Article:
From your previous post:
Our plan is to fly into Rome, then head north to Florence, Venice and
end in Milan (taking day trips from each major city).
How many NIGHTS will you have on the ground in Italy? That will give you a more accurate count.
But with what looks like two weeks to work with, you'll only really have time for the 4 cities with maybe one or two day trips. As already said above, passes don't usually work in Italy as well as in some other counties, and they don't work on Italo trains at all, should their schedules to some of the cities on your list be preferable to Trenitalia's.
For "fast" trains between Rome and Florence, Florence and Venice, and Venice and Milan, you'll want to use Trenitalia, Italy's national rail company, or Italo. Italo is a competative private line with very nice trains, and which operates almost exclusively between larger cites whereas Trenitalia also operates regionale trains between cities and smaller towns.
Here are their websites:
Buying in advance can land you some great price breaks, + the equivalent of 2nd class (lowest carriage tier) is perfectly fine but lowest-priced tickets usually lock you into a specific train at a specific time: no refunds or changes. The cost-savings are well worth it, though, and we've had no issues committing in advance to catching our trains. Even the most expensive full-priced/base priced tickets have certain restrictions.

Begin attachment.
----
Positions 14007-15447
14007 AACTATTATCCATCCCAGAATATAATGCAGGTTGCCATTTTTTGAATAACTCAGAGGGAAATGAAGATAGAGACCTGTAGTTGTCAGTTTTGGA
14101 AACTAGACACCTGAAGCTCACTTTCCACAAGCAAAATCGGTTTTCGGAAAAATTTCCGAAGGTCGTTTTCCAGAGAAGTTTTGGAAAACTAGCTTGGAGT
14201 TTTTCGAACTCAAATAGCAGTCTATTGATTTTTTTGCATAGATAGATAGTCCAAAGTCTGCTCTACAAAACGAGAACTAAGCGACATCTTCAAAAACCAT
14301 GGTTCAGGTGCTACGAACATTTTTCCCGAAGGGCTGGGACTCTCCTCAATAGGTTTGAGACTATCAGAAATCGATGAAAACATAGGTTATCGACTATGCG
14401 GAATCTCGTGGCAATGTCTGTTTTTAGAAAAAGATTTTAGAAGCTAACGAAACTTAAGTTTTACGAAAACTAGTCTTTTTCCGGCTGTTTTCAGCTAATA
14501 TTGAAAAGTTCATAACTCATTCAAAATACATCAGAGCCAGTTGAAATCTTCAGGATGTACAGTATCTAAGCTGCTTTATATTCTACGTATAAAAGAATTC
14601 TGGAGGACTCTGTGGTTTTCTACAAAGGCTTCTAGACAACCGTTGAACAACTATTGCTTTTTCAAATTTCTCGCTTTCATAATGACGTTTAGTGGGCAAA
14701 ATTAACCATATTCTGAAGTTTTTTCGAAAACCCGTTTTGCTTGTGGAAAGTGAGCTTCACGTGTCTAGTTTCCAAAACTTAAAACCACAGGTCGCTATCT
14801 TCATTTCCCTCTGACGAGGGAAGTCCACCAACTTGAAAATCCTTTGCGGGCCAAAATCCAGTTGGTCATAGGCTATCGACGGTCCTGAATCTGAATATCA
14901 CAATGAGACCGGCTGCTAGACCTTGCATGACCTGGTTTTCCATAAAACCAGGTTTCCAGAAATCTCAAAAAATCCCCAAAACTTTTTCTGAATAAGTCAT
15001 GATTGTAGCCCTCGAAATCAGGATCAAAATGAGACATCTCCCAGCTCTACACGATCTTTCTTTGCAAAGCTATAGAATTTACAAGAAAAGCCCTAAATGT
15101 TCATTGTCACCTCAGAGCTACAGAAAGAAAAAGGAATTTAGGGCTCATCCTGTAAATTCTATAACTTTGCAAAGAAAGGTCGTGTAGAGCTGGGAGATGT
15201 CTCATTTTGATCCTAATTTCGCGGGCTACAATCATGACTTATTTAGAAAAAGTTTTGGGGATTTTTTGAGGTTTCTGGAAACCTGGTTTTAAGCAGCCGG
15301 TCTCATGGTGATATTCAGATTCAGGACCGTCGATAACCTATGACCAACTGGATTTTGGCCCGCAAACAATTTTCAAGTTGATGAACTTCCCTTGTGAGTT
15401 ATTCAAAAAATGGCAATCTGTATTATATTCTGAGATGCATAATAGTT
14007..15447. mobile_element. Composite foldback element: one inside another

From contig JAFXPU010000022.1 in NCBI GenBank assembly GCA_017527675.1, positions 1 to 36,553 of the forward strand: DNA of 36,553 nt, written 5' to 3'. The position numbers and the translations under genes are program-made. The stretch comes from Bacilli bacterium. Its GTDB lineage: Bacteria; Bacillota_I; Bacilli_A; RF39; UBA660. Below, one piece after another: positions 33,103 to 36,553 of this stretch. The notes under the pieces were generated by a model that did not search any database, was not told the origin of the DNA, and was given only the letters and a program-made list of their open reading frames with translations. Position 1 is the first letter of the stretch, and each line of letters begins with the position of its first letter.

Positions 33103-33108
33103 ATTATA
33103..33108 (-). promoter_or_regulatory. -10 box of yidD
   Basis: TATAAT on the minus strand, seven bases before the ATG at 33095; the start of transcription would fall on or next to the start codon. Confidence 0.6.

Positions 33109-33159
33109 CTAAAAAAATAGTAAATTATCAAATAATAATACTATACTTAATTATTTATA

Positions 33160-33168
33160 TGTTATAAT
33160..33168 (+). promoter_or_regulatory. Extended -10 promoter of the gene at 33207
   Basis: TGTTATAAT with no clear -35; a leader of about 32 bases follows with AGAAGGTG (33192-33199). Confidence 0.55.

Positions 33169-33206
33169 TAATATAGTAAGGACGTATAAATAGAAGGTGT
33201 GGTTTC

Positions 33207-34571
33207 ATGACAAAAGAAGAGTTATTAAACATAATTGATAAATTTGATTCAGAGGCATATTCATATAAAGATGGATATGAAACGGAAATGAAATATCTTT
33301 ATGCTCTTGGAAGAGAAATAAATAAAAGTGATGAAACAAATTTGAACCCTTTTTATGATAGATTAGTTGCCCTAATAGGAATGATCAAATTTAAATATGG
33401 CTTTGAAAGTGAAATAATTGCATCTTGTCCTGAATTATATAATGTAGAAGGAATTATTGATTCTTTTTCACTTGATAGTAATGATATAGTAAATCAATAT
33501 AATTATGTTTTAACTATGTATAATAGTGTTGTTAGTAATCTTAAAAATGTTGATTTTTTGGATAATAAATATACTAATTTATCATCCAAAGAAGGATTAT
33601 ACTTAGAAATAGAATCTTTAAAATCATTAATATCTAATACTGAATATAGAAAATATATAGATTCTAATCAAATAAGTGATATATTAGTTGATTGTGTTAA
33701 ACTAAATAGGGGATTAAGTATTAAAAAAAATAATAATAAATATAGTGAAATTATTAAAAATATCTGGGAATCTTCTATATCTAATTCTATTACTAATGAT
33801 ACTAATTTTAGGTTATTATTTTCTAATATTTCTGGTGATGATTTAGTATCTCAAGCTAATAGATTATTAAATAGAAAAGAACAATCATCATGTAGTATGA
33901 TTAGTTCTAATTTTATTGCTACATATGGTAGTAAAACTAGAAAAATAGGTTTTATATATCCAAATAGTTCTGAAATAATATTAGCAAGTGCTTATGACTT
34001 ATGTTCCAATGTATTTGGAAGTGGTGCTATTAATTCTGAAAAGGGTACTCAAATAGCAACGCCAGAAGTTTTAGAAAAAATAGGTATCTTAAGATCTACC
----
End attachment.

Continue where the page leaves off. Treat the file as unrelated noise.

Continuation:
A terrific primer for traveling by train in Italy is linked below. Just ignore the bit about ordering tickets through Italiarail as many here would recommend doing that direct via the websites above.
Many, many "short hop" day trips are done via inexpensive regionale trains, and ticket prices for those are the same whether bought in advance or not. For flexibility, you can just purchase them on the days of your journeys.